Toddler Hunting: And Other Stories

(Author) (Translator)
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New Directions Publishing Corporation
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5.3 X 7.9 X 0.7 inches | 0.6 pounds

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About the Author
Born in Tokyo, Taeko Kono (1926-2015) was "one of the most significant feminist writers of postwar Japan" (Japan Times).
Lucy North is a Japanese translator and editor based in the southeast of England.
Kono's intimate descriptions of unhappy relationships are not only unexpectedly frank, but often genuinely shocking.
Reminiscent of Flannery O'Connor's works, Kono's stories explore the dark, terrifying side of human nature that manifests itself in antisocial behavior.
Kono's unsparing gaze penetrates the depths of human nature, and she sets forth what she finds there with absolute precision.--Shusaku Endo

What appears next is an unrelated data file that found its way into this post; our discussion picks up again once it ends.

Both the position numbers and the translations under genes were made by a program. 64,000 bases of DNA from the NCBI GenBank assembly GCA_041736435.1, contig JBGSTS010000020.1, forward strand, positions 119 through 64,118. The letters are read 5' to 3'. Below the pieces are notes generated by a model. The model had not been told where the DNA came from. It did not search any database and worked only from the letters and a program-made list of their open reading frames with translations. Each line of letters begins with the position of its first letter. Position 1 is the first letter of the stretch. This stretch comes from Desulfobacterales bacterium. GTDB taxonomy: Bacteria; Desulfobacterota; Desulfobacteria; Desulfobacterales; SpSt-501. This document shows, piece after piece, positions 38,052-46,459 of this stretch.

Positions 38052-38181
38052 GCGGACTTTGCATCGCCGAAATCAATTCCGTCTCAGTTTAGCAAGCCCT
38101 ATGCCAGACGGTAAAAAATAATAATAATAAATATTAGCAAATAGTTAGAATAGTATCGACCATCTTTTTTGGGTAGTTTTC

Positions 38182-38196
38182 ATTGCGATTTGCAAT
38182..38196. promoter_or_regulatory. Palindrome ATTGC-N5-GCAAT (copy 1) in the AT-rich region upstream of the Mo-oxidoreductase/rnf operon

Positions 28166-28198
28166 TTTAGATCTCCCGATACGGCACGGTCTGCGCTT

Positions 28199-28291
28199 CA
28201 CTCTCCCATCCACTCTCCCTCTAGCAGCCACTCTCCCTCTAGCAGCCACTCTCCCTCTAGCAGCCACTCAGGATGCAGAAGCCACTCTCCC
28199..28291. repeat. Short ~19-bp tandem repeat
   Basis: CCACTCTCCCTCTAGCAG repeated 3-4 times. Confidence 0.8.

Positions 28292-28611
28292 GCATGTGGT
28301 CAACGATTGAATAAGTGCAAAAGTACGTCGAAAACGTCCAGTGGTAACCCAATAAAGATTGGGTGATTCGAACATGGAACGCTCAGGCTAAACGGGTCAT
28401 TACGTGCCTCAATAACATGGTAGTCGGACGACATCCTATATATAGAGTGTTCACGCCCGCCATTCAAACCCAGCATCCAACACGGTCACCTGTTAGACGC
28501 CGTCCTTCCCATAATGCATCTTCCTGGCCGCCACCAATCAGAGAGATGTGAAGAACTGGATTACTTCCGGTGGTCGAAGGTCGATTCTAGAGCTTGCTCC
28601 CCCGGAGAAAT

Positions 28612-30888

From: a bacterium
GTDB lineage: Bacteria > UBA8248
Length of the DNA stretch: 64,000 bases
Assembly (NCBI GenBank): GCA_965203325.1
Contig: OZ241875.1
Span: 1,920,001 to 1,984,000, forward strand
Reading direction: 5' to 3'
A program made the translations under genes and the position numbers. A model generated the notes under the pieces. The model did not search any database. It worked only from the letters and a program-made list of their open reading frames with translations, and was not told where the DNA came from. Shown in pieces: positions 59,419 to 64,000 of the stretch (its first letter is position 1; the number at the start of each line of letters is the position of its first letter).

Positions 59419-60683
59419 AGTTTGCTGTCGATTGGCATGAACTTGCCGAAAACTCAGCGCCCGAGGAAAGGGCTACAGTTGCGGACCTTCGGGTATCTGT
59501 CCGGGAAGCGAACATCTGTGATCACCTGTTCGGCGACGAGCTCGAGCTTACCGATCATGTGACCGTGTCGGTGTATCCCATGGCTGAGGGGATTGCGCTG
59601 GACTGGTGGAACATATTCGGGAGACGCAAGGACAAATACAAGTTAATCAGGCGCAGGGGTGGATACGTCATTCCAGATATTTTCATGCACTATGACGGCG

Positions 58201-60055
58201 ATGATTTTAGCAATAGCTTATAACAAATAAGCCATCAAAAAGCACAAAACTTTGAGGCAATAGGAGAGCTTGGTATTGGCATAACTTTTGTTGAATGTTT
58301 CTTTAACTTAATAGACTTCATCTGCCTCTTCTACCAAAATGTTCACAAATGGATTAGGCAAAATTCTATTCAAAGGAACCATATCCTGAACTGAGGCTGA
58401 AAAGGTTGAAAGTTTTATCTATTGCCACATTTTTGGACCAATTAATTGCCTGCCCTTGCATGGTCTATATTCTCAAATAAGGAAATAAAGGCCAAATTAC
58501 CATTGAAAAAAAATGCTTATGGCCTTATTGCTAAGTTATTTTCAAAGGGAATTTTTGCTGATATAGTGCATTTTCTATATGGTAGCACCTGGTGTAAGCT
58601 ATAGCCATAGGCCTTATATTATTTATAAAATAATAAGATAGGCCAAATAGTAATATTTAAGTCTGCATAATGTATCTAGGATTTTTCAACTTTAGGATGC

Japanese master of the unsettling: Kono should be an electrifying discovery for English-speaking lovers of short fiction. Each story unburies something that feels both thrillingly specific and surprisingly contemporary.
Provocative and eerily moving in their confrontation of the terrifying and the taboo. Each of Kono's stories features characters confronting new ways to live with their own secret selves: a strikingly original and surprising collection.
I was not prepared for this unsettling and unforgettable collection. These stories left me shaken and in awe; they are incendiary, beautiful, and frightening confrontations of the lives we keep hidden from others. Taeko Kono fearlessly writes into the abyss, and there is no one like her.--Gabe Habash, author of Stephen Florida
Both the sadism and masochism here is very raw--but pain and pleasure mingle in ways that never cease to be surprising or poetic.--Thessaly La Force"4 Collections of Japanese Stories to Read This Fall" (11/08/2018)
Two currents are constantly crossing in the stories, the first depicting the polite forms of public interactions and the second pulsing with taboo fantasies and hallucinations. There are resonances here with Tanizaki, but Kono's subversions feel somehow scarier, in part because of her deadpan prose and in part because she strikes at sacred paradigms of motherhood and femininity.